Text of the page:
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Avengers Vol 9 - offers some good character driven storiesJune 29 2014
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This volume of the Marvel Masterworks series continues the run of Earth's Mightiest Heroes during the era that I remember most - a time when Marvel Comics was turning out some of its most memorable story lines from the talents of writer Roy Thomas and artist John Buscema - it is these stories and images that I will always associate with the Avengers.
Now, as they were back then, John Buscema's panels are irresistable, as he can make even the most casual and subtle scenes eye-catching - and his action scenes are as enthralling today as they were to an impressionable ten year old back in the 70's. Roy Thomas' stories seem to have no limit to where they will take the heroes - some really far-fetched and bordering on the ridiculous but inevitably they always end up with a clever twist that make it all worth while. Of the many titles he wrote for Marvel, he had a definite gift for the Avengers. *It is noted that the latter chapters are written by Harlan Ellison and drawn by Sal Buscema, Herb Trimpe and Frank Giacoia.
In Vol 9 - we have series that center on a roster that seem to be hitting their stride - I will elude to the great Kree/Skrull War that shortly followed this series, as a landmark point, which this reader considers the team's greatest adventure - though this book compares little to that stellar epic, it succeeds in continuing to delve into the personalities of the heroes, which would give the characters good depth. An example is - we get a look into the goings-on inside Avengers Mansion - at what happens when the heroes have that rare downtime - in one chapter, we see the origins of the Black Panther - and we get a sort of sitting around the campfire feel, as the other members prompt T'Challa to tell his story.
Of course this series may best be noted for its centerpiece story the introduction of Red Wolf - a Native American hero, who has an interesting story himself, which involves a crooked businessman named Van Lunt and the crime group called Zodiac - this starts the book off on a good note - or even perhaps the book is known for the unconventional tale of the Lady Liberators - in which the female Avengers get involved in a sort of renegade mission that is underscored by a social issue that was headlines at the time - Battle of the Sexes - this story stands out for its message but is rather light on the excitement.
Another story involves the Squadron Supreme (Squadron Sinister) in other stories - which in this reader's opinion was getting way too much attention among the panels during this and preceding volumes - this team of heroes or villains in some cases, continues to fail to impress me, they offer nothing but very cliche personalities and I just kept hoping they would get the boot - this is the primary flaw in this book. With that said I did however enjoy seeing the villain Arkon the Magnificent return - as he was, in my opinion, a much more interesting and charismatic character.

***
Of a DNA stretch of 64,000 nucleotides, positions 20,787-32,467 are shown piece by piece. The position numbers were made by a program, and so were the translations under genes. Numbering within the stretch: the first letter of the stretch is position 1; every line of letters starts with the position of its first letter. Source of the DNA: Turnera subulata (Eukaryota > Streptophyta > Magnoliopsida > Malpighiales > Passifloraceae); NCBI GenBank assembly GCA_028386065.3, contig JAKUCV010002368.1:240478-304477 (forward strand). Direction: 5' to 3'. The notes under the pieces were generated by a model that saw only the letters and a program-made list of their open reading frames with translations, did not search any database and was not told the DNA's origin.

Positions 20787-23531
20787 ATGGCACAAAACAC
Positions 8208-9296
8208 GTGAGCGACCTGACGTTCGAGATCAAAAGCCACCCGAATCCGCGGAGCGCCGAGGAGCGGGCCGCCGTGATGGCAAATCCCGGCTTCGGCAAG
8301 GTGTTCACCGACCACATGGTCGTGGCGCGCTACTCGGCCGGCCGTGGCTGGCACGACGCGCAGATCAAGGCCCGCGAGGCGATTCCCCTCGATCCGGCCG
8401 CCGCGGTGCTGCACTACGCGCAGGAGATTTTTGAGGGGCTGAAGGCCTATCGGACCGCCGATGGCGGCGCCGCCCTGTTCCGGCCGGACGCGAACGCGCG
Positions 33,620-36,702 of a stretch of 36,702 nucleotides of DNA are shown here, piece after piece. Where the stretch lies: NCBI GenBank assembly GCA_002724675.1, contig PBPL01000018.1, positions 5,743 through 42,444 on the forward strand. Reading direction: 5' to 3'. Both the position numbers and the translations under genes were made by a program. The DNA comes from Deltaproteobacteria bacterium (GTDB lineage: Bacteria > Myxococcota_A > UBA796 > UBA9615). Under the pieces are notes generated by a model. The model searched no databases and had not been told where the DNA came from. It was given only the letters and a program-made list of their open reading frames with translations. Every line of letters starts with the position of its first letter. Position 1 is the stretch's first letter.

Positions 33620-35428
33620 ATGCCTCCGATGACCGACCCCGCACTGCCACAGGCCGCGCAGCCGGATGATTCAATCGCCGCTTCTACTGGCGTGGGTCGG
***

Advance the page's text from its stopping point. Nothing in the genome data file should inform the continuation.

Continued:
The last chapter involves the Hulk and a villain called Psyklop - this story is quite different than what you might expect from the pages of the Hulk in that it touches on a delicate theme where Hulk is actually welcomed and loved by a race of aliens with grin skin led by its lovely monarch Jarella - this chapter is actually quite good but too brief - I would have rather seen this book devote more pages to this story than the ridiculous Squadron "chumps"
Overall its a good entry in the Thomas/Buscema run and is recommended for collectors of classic Avengers.
An Uneven Mess, but Still Fun in the Silver Age FashionMarch 17 2015
R. H. Rich
- Published on Amazon.com
Contains issues # 80-88 and Incredible Hulk # 140. A really strange mix in this volume. We start with the two-part introduction of Red Wolf, a 1970s-era Native American hero and ham-handed attempt at social consciousness from Rascally Roy Thomas. Red Wolf is swapped out for the more interesting Daredevil for part 3 of the Zodiac saga in # 82. # 83 "introduces" Valkyrie, sort-of. I'll avoid spoilers, but it sets up the return of Arkon in # 84. # 85-86 is a parallel universe story with the Squadron Supreme. Roy seems obsessed with these JLA/JSA tributes, but this one has an interesting twist at the end. # 87 is a stand-alone expansion of Black Panther's origin. Strange to see that in Avengers, but it's suitably pulpy. # 88 and Hulk # 140 are a loose two-parter "plotted" by Harlan Ellison, but they never really seem to come together into something coherent. The villain, Psyklop, is beyond shallow. It's like Harlan wrote a parody of superhero comics. An uneven mess, but still fun in the Silver Age fashion.
1 of 2 people found the following review helpful
A GREAT RETURN TO A GOLDEN AGE!!Nov. 17 2013
- Published on Amazon.com
At one time I had a complete run of the Avengers. It was nice to find this volume as Red Wolf was always one of my favorite characters. It was very nice to have these issues once again, especially in a hardback.